Publication: Electrical Review
New York, NY, United States
Electrical Discharges Showing the Dark Flash.
TO THE EDITOR of THE ELECTRICAL REVIEW:
Your issue of September 2 contains a very interesting article on "dark flashes" of lightning, for the cause of which no satisfactory explanation has been offered. As an addition to this subject, we are sending several photographs of insulators under test, some of which show the same dark lines as are plainly seen on the photographs of lightning discharges.
Photograph No. 1 shows two large insulators under 180,000 volts, and the lines are caused by static and brush discharge of the ordinary blue or purplish color, unaccompanied by any yellow or power arc.
Photograph No. 2 shows an insulator about which a heavy power arc is playing, producing the white fanlike effect, but at the right will be seen the "dark flash," evidently not produced by ordinary discharge, since from photograph No. 1 it is evident such a discharge ought to reproduce the same color as the arc.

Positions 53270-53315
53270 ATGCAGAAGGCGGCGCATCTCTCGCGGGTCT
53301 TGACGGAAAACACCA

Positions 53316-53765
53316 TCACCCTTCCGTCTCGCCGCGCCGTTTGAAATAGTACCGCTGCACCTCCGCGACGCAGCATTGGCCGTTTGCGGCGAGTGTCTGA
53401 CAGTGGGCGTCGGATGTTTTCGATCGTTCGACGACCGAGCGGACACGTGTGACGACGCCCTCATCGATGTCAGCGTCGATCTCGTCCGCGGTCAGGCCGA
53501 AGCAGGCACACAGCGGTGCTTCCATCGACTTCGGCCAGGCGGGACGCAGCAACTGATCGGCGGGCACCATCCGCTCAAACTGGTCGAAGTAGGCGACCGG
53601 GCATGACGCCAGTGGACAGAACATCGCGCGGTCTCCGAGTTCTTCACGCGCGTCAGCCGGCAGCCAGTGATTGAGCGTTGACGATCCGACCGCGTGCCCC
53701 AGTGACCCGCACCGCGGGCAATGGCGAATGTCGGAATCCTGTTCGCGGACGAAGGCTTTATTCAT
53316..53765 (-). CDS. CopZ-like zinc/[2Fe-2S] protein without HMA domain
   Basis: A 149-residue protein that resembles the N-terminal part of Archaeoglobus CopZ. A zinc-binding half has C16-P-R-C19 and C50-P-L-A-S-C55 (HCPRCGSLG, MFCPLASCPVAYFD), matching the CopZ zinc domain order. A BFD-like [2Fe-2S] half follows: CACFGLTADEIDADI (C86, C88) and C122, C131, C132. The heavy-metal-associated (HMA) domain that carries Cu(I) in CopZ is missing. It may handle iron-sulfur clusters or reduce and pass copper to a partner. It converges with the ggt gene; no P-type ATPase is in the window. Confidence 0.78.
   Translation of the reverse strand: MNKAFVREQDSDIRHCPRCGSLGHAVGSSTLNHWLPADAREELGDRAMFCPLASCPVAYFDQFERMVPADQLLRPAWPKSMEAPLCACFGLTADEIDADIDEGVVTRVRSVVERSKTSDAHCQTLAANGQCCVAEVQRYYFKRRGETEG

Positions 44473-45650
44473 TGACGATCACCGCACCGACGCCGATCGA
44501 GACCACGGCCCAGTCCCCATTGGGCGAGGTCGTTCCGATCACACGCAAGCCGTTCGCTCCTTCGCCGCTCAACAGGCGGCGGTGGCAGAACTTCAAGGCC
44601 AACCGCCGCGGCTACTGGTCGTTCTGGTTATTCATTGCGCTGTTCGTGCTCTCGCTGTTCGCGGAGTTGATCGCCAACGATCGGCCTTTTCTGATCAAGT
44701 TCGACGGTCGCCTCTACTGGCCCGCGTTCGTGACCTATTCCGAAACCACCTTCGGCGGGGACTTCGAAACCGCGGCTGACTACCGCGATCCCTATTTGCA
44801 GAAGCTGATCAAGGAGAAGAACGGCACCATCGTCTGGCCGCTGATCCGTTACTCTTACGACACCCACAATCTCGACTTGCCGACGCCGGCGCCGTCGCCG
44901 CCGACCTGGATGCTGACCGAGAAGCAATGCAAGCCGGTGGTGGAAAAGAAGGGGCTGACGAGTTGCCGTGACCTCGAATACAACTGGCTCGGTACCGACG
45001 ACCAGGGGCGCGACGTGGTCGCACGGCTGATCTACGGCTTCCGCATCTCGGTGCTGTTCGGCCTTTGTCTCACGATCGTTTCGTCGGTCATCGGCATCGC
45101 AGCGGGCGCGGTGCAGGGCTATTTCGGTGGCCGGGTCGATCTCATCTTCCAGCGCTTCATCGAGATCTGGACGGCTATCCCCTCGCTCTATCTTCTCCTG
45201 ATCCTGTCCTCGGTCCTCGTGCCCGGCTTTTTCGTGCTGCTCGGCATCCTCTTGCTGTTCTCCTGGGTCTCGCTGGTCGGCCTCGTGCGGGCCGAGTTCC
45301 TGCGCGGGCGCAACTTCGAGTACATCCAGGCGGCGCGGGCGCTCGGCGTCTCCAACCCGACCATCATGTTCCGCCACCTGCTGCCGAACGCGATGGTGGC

Photograph No. 3 shows a curious mixture of light and dark lines, which it hardly seems could be static in any form since the insulator was thoroughly wet all over and approximately 200 kilowatts of energy was being expended in the arc.
Photograph No. 4 shows a Toronto-Niagara insulator under dry high voltage test, and plainly shows light and dark lines.
Photograph No. 5 shows an ordinary insulator under wet test. No black lines are in evidence.
All the above photographs were taken practically instantaneously; i. e., the camera was opened in the dark test cabin and potential quickly applied to the insulator, causing the arc to form and by its draught of current opening the primary circuit-breaker.
THE LOCKE INSULATOR MFG. Co. Victor, N. Y., October 17.
|Keywords:||Locke Insulator Manufacturing Company|
|Researcher notes:||No. 1 is an unknown style. No. 2 is M-3082. No. 3 is M-4325B. No. 4 is Thomas M-3740 Toronto-Niagara style. No. 5 may be M-3082.|
|Date completed:||September 17, 2011 by: Elton Gish;|